MOUSE , in its
See also:original sense probably the name of the semi-domesticated
See also:house-mouse (
See also:Mus musculus), the type of the genus Mus and of the
See also:family Muridae . Zoologically, there is no distinction between mice and rats; these names being employed respectively for most or all of the smaller and larger " mouse-like " and "
See also:rat-like " representatives of the Muridae, whether they belong to the genus Mus or not . It is true indeed that in zoological nomenclature some of these are distinguished as " voles " (see
See also:VOLE), but this is not in
See also:accord with popular usage, where such creatures come under the designation either of
See also:water-rats or
See also:field-mice . The distinctive characters of the typical mice (and rats), i.e. those included in the genus Mus, are dealt with in the article
See also:RODENTIA . With the exception of
See also:Madagascar, the genus Mus ranges over practically the whole of the Old
See also:World, having indigenous representatives even in
See also:Australasia; while the house-mouse, with man's involuntary aid, has succeeded in establishing itself throughout the civilized world . The following is a brief
See also:notice of the
See also:species of true mice (that is to say, those generally included in the genus Mus) inhabiting the
See also:British Isles . These are three in number . M. musculus, the house-mouse, originally a native of Central
See also:Asia, has spread to all the inhabited parts of the globe . M. sylvaticus, the
See also:wood or long-tailed field-mouse, is a species
See also:common in many parts of England, often taking to barns and out-houses for shelter during the winter . It is of about the same
See also:size and
See also:pro-portions as M. musculus, but of a bright reddish-
See also:colour, with a pure
See also:white belly . M. minutes, the
See also:harvest-mouse, is the smallest of the
See also:European mice, seldom exceeding 22 or 3 in. in length; and of a yellowish-red colour, with comparatively
See also:short ears and tail . It lives entirely away from houses, commonly taking up its abode in wheat or
See also:fields, where it builds a
See also:round grass
See also:nest about the size of a cricket-
See also:ball, in which it brings up its
See also:young .
Its range extends from England to
See also:Japan . In regard to the first it is noteworthy that house-mice isolated on a small sandbank near
See also:Dublin have
See also:developed a
See also:special colouring of their own; also that distinct
See also:local varieties, M. musculus muralis and M. m. faeroensis, inhabit respectively St Kilda and the Faeroes . In Central Asia there exists a
See also:wild mouse (M. bactrianus), and likewise a second species (M. wagneri), with the habits of a house-mouse, both of which are closely allied to M. musculus; while there is a third kind (M. gentilis), also nearly related, in the deserts of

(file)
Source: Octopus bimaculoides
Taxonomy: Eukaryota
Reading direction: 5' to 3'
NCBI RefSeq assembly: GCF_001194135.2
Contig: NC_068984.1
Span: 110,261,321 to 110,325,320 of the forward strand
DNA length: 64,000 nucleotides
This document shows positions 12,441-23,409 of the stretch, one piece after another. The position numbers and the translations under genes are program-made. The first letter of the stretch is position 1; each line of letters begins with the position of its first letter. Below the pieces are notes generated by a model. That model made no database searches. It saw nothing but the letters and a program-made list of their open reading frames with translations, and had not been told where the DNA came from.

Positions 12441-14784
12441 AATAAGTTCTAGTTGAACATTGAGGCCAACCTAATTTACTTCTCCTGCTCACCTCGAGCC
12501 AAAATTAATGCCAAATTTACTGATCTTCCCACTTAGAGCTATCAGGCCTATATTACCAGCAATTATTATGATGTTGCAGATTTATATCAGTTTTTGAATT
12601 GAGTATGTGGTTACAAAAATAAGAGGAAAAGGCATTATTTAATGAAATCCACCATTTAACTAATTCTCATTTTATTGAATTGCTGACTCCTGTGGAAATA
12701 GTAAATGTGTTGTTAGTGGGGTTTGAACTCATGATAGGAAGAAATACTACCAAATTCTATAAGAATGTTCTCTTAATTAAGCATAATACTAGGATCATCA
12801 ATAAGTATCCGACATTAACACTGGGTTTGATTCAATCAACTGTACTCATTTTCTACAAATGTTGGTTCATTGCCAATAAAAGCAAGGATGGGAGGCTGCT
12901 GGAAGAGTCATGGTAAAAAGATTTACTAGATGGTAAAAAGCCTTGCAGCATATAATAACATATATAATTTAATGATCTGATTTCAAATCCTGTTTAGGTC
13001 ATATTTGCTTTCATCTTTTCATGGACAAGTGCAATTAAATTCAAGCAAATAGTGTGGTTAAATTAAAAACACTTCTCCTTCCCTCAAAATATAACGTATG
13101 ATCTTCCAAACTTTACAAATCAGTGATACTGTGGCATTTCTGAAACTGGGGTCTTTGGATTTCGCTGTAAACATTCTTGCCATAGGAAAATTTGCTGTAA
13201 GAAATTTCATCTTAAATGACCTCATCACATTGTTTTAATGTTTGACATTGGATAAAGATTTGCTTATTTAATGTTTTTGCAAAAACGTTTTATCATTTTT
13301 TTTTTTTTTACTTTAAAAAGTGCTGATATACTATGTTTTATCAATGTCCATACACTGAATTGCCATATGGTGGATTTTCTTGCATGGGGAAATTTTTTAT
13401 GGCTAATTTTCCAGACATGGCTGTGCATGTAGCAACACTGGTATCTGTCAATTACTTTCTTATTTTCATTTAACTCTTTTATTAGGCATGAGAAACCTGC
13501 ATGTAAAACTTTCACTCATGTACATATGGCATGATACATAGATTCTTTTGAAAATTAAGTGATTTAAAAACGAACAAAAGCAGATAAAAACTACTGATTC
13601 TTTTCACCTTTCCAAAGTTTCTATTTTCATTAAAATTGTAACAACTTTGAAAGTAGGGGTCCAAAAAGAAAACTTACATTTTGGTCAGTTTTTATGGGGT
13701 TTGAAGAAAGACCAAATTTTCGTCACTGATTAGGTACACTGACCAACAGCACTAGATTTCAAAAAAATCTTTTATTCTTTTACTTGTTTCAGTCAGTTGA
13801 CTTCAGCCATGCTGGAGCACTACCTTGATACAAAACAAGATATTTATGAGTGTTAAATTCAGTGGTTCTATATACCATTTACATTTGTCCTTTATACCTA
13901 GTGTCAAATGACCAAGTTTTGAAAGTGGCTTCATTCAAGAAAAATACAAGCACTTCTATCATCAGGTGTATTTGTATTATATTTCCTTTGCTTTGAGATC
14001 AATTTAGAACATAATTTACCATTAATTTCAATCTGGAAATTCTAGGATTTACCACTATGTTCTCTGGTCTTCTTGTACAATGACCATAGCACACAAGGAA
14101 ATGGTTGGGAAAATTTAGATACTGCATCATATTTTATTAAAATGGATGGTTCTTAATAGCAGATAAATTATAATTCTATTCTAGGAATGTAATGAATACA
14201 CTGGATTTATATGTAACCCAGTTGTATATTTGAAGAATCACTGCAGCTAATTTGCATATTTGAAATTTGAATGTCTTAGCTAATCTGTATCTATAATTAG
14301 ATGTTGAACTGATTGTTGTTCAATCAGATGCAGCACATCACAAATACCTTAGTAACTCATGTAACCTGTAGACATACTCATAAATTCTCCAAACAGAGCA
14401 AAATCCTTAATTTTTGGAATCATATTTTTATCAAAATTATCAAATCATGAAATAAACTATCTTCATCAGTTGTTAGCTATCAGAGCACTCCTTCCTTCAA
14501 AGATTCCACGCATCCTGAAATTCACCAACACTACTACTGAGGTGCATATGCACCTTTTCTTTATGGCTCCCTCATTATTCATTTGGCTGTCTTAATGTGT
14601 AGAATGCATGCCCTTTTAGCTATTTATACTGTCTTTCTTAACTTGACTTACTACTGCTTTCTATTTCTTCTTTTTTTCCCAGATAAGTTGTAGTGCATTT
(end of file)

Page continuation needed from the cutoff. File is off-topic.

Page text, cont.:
See also:North Africa . According to Major G . E . H . Barrett-
See also:Hamilton it is probable that M. bactrianus and M. musculus are respectively
See also:desert and house modifications descended from some Central Asian ancestor more or less nearly allied to M. wagneri . As regards the other two British species, it must suffice to say that there are several local races of each; Mus sylvaticus being represented by several in the British Isles, although there is but one British representative of M. minutus . It may be added that by some naturalists both M. sylvaticus and M. minutus are separated from Mus as Micromys . See G . E . H .
Barrett–Hamilton, "Note on the Harvest-Mice of the Palaearctic Region,"
See also:Annals and
See also:Magazine of Nat .
See also:History (
See also:April 1899) ; " On the Species of the genus Mus inhabiting St Kilda," Proc . Zool .
See also:Soc . (
See also:London, 1899) ; " On
See also:Geographical and Individual Variation in Ivius sylvaticus and its
See also:Allies," op. cit . (1900) ; W . E .
See also:Clarke, " On Forms of Mus musculus, with Description of a New Subspecies from the
See also:Faeroe Islands," Proc .
See also:Roy . Phys . Soc . (
See also:Edinburgh, 1904), vol. xv .
(R . L.*) MOUSE-
See also:BIRD (Du . Muisvogel), the name by which in Cape Colony and
See also:Natal the members of the genus Colius of M . J . Brisson are known—probably from their singular
See also:habit of creeping along the boughs of trees with the whole
See also:tarsus applied to the branch . By the earlier systematists, Colius was placed among the Fringillidae; but the investigations of J . Murie and A . H . Garrod on its
See also:internal structure showed that it was not a true Passerine, and it is now placed in a
See also:separate family, Coliidae, amongst Coraciiform birds, near the trogons and swifts (q.v.) . The Coliidae are small birds, with a rather Mouse-Bird . finch-like
See also:bill, a more or less crested
See also:head, a very long tail, and generally of a dun or
See also:slate-coloured plumage that sometimes brightens into blue or is pleasingly diversified with white or
See also:chestnut . They feed almost wholly on fruits, but occasionally take
See also:insects, in quest of which they pass in bands of fifteen or twenty from
See also:tree to tree .
Seven species are believed to exist, all belonging to the Ethiopian region (of which the Family is one of the most characteristic), and ranging from
See also:Abyssinia southwards . Three species inhabit Cape Colony . (A .
MOURNING (from the verb " to mourn," to be sorrowfu...
MODESTE PETROVICH MOUSSORGSKY (1835-1881)
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